In a stunning blow to Canadian activists, an appellate court in Ontario on January 23, 1996 declared a consumer boycott against Daishowa Inc. illegal and imposed a temporary injunction against the boycott's organizers.
The boycott was organized by Friends of the Lubicon, a Toronto-based unincorporated voluntary organization formed in 1989 to assist the Lubicon Cree Nation of Northern Alberta in resolving their land rights disputes with the governments of Alberta and Canada.
In 1989, the government of Alberta granted land timber licenses to virtually all 4,000 square miles of Lubicon territory to a unit of Daishowa.
In 1991, in an effort to pressure Daishowa not to clearcut the land until the Lubicon's land rights were resolved, Friends of the Lubicon organized a boycott against paper bags manufactured by Daishowa.
The boycott worked, as more than 45 companies, included fast food chains, stopped buying bags from Daishowa, forcing the company to hold off clearcutting for the last four years. The company reacted harshly in January 1995, suing the organizers of the boycott, claiming tortious interference with Daishowa's business.
One leader of the boycott and a defendant in the lawsuit filed by Daishowa is Kevin Thomas, a legal researcher in Toronto.
We interviewed Thomas on April 2, 1996.
CCR: What is the Lubicon Cree Nation?
THOMAS: Lubicon Cree Nation is a native group living in northern Alberta. There are currently 500 members whose traditional hunting and trapping territory covers approximately 4,000 square miles. They are fighting for a land rights settlement with the governments of Alberta and Canada which would give them a reserve area of about 95 square miles.
CCR: What are the positions of the governments of Alberta and Canada?
THOMAS: This dispute has been going on for about fifty years. Currently, they are negotiating with the federal government. The government's says that the Lubicon are a distinct people, and they should have a reserve settlement, but they've done everything in their power to prevent a settlement. The problem is the area in which the Lubicon live is incredibly rich in oil and gas. Since that oil and gas was discovered, the place has been overrun by almost every oil and gas company you can think of, and they've pumped out over $8 billion in oil and gas from Lubicon lands.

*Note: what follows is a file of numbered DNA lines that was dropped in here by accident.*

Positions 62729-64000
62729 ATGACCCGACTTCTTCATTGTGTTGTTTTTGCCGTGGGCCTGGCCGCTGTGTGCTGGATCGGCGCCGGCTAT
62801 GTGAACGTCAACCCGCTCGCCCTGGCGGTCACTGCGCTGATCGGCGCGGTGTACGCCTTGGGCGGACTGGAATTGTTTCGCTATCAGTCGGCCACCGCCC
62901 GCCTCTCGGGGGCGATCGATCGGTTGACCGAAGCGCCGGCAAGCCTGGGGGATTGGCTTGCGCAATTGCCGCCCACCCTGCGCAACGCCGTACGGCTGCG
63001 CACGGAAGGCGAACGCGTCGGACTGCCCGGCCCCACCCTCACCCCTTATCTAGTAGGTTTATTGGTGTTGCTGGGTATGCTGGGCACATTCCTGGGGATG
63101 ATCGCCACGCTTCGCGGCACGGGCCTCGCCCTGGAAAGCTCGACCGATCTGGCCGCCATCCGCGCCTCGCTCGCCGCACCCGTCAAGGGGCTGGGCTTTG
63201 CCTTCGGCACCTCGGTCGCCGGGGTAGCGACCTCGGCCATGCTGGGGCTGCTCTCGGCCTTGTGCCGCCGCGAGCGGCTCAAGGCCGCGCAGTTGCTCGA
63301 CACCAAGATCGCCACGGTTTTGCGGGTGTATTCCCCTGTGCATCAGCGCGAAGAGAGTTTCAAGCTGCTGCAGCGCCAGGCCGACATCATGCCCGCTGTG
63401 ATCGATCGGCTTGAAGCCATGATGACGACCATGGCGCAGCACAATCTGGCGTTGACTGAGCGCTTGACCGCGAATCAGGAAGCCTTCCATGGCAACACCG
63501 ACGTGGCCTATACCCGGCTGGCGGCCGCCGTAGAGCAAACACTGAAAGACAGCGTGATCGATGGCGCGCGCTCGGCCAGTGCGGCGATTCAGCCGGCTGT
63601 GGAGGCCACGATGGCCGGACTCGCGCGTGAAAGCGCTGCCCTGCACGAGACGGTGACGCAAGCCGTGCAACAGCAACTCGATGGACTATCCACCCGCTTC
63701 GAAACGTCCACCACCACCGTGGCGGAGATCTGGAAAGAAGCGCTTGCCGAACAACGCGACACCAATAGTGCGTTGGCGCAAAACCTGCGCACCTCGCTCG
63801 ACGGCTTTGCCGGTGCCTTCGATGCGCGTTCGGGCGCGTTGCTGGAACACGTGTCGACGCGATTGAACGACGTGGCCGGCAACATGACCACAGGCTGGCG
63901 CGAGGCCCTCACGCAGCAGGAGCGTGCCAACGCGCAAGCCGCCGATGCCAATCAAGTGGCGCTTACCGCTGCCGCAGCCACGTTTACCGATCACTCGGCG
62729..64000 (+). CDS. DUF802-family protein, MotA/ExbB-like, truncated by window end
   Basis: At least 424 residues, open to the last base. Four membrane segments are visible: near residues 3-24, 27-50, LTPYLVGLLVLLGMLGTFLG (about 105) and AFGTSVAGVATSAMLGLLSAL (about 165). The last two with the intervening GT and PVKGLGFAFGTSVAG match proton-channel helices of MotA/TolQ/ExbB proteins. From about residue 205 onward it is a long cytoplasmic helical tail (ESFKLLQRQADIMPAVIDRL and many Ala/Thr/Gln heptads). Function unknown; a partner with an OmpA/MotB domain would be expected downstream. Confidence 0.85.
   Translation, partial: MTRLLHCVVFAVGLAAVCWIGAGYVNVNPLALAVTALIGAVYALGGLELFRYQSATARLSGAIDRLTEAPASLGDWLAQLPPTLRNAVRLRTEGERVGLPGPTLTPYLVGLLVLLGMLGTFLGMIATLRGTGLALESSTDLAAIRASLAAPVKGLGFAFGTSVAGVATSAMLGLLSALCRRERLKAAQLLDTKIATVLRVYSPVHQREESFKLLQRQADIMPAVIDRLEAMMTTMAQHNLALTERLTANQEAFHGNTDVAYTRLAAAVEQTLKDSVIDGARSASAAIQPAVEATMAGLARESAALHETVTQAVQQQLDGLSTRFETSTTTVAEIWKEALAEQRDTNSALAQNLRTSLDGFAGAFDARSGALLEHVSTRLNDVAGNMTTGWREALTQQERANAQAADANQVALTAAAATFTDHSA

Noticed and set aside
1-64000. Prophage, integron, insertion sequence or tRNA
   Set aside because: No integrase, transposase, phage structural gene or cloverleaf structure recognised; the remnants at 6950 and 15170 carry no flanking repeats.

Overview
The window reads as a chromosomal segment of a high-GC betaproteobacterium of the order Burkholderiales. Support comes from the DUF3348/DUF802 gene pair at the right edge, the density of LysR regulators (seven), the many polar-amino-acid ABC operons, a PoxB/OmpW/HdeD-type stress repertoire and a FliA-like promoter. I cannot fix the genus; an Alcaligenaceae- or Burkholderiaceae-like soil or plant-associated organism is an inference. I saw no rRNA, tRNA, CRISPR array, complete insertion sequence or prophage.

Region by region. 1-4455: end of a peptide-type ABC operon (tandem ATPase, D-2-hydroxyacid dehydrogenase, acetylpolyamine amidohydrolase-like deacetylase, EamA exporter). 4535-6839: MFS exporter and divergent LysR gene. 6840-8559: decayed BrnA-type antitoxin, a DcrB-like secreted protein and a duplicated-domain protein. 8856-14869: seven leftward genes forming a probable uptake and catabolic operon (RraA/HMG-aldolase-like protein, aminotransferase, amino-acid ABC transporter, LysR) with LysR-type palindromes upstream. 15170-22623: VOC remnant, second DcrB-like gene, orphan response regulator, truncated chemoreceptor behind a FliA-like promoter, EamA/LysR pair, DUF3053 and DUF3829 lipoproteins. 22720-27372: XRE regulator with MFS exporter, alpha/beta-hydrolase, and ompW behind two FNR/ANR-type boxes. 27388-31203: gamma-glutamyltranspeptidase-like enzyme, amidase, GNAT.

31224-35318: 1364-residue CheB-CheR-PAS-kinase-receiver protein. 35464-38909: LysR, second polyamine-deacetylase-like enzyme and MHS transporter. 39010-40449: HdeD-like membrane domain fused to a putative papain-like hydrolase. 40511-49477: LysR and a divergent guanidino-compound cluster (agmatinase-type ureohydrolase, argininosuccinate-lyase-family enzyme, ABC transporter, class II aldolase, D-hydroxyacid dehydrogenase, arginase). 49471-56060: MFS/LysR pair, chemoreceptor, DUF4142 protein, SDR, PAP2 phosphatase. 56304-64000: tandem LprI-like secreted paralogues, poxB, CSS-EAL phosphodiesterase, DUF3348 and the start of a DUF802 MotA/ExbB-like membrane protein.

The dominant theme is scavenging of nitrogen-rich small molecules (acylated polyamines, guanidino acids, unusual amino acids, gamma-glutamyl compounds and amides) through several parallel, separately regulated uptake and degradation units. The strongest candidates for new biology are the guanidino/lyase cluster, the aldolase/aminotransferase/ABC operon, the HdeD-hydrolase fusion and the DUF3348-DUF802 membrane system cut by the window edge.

CCR: Who does the land belong to?
THOMAS: To the Lubicon people.
CCR: Why did they give the oil and gas rights to the companies?
THOMAS: They didn't. The Lubicon people never signed any treaties. They never ceded their lands to the government at any point in Canadian history. However, the government of Canada and the government of Alberta claim that they have the right to the land. And therefore the governments have given permits to oil, gas, and forestry companies.
CCR: When did you start the Friends of the Lubicon?
THOMAS: About a dozen of us started it back in 1988.
CCR: What was the impetus to starting the group? THOMAS: A couple of us had been up to northern Alberta. We had seen the community. We had been in contact with them for a few years. When we actually got there and saw the conditions that they lived in, that was enough to spur us to want to do something about it. CCR: What were the conditions that you saw?
THOMAS: The Lubicon's hunting and trapping economy was destroyed by oil development. Since that started, Lubicon have gone from relative security and health to abject poverty. There is a 95 percent welfare rate. When I visited there in 1987, they were in the midst of a tuberculosis epidemic that affected about a third of the community. There is alcoholism, suicide, an epidemic of still- births and birth defects, and a whole myriad of poverty-related social problems which never existed before the companies moved in.
CCR: What took you there?
THOMAS: My uncle lives out in Alberta. Originally, he told me about the situation. He was familiar with it. When I first heard about it, I had a hard time believing it. I wrote to them and asked for more information. The more I read about it and checked out the different sides, the more I became convinced that there was something really wrong here.
CCR: So, originally, this campaign didn't start out as a group to fight Daishowa?